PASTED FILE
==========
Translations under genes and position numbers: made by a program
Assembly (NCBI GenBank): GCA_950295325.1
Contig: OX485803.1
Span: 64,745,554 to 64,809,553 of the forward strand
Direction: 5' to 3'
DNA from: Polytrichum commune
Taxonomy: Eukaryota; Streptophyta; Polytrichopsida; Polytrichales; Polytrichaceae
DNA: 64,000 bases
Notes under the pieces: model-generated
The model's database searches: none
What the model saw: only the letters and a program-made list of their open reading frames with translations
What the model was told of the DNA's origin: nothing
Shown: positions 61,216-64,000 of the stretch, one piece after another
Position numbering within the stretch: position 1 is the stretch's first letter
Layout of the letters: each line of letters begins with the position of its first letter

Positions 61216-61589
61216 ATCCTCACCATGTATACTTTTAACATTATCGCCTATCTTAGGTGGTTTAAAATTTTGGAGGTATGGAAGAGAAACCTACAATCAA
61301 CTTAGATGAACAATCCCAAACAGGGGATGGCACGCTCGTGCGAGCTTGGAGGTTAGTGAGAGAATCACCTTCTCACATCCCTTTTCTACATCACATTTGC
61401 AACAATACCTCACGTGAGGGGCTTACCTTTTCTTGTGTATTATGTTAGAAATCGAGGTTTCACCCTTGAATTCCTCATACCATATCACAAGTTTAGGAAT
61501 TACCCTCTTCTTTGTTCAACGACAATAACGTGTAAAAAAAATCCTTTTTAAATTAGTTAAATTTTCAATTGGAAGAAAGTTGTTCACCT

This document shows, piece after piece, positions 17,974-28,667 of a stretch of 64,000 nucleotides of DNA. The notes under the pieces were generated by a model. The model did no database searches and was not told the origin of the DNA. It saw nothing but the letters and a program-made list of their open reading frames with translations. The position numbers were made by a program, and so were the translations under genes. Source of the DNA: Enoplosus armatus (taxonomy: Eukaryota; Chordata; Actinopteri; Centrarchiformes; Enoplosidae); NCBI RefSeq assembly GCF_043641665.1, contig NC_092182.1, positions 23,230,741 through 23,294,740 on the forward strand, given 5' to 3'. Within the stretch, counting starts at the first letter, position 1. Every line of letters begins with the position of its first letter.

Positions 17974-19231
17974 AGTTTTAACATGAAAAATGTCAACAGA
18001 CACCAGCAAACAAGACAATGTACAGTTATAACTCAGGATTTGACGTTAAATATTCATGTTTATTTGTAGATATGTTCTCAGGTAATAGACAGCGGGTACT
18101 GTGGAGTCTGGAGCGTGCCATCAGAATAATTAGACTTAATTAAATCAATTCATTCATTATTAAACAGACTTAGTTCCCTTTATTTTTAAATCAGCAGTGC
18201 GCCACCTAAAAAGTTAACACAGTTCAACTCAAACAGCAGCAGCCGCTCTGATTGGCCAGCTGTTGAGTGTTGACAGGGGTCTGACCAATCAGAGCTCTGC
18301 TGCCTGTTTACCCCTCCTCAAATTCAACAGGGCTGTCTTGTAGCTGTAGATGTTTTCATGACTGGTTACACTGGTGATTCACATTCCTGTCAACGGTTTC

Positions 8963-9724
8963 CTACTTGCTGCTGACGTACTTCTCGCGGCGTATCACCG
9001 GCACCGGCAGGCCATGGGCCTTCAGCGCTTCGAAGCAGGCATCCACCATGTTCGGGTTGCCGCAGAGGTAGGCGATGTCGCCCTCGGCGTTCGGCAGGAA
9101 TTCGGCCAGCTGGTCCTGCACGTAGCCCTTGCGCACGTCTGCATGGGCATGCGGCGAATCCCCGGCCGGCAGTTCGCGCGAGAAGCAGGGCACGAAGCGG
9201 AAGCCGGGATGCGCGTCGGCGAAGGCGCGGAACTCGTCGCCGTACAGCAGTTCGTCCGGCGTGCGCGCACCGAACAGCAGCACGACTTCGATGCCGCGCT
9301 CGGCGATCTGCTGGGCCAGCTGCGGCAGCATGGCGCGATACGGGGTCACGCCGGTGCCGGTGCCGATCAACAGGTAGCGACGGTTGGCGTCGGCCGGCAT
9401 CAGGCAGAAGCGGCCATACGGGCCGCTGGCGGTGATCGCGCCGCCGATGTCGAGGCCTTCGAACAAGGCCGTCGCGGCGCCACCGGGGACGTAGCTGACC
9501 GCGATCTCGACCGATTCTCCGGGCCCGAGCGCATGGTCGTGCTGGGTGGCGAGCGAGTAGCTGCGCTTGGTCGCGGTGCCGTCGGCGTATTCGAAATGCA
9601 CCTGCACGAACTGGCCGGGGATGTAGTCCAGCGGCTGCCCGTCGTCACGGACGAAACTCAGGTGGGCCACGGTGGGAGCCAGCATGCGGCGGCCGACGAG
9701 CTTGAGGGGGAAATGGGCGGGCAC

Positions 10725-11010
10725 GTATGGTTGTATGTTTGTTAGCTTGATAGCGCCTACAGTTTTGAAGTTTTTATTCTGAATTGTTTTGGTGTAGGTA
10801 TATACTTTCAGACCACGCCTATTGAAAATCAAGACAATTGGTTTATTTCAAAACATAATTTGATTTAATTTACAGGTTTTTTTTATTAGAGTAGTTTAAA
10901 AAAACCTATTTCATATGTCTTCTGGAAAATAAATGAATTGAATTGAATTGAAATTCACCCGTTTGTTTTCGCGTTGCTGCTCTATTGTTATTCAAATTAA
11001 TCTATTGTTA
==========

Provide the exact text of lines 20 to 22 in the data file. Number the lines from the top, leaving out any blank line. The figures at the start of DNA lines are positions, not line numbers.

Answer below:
61501 TACCCTCTTCTTTGTTCAACGACAATAACGTGTAAAAAAAATCCTTTTTAAATTAGTTAAATTTTCAATTGGAAGAAAGTTGTTCACCT

This document shows, piece after piece, positions 17,974-28,667 of a stretch of 64,000 nucleotides of DNA. The notes under the pieces were generated by a model. The model did no database searches and was not told the origin of the DNA. It saw nothing but the letters and a program-made list of their open reading frames with translations. The position numbers were made by a program, and so were the translations under genes. Source of the DNA: Enoplosus armatus (taxonomy: Eukaryota; Chordata; Actinopteri; Centrarchiformes; Enoplosidae); NCBI RefSeq assembly GCF_043641665.1, contig NC_092182.1, positions 23,230,741 through 23,294,740 on the forward strand, given 5' to 3'. Within the stretch, counting starts at the first letter, position 1. Every line of letters begins with the position of its first letter.

Positions 17974-19231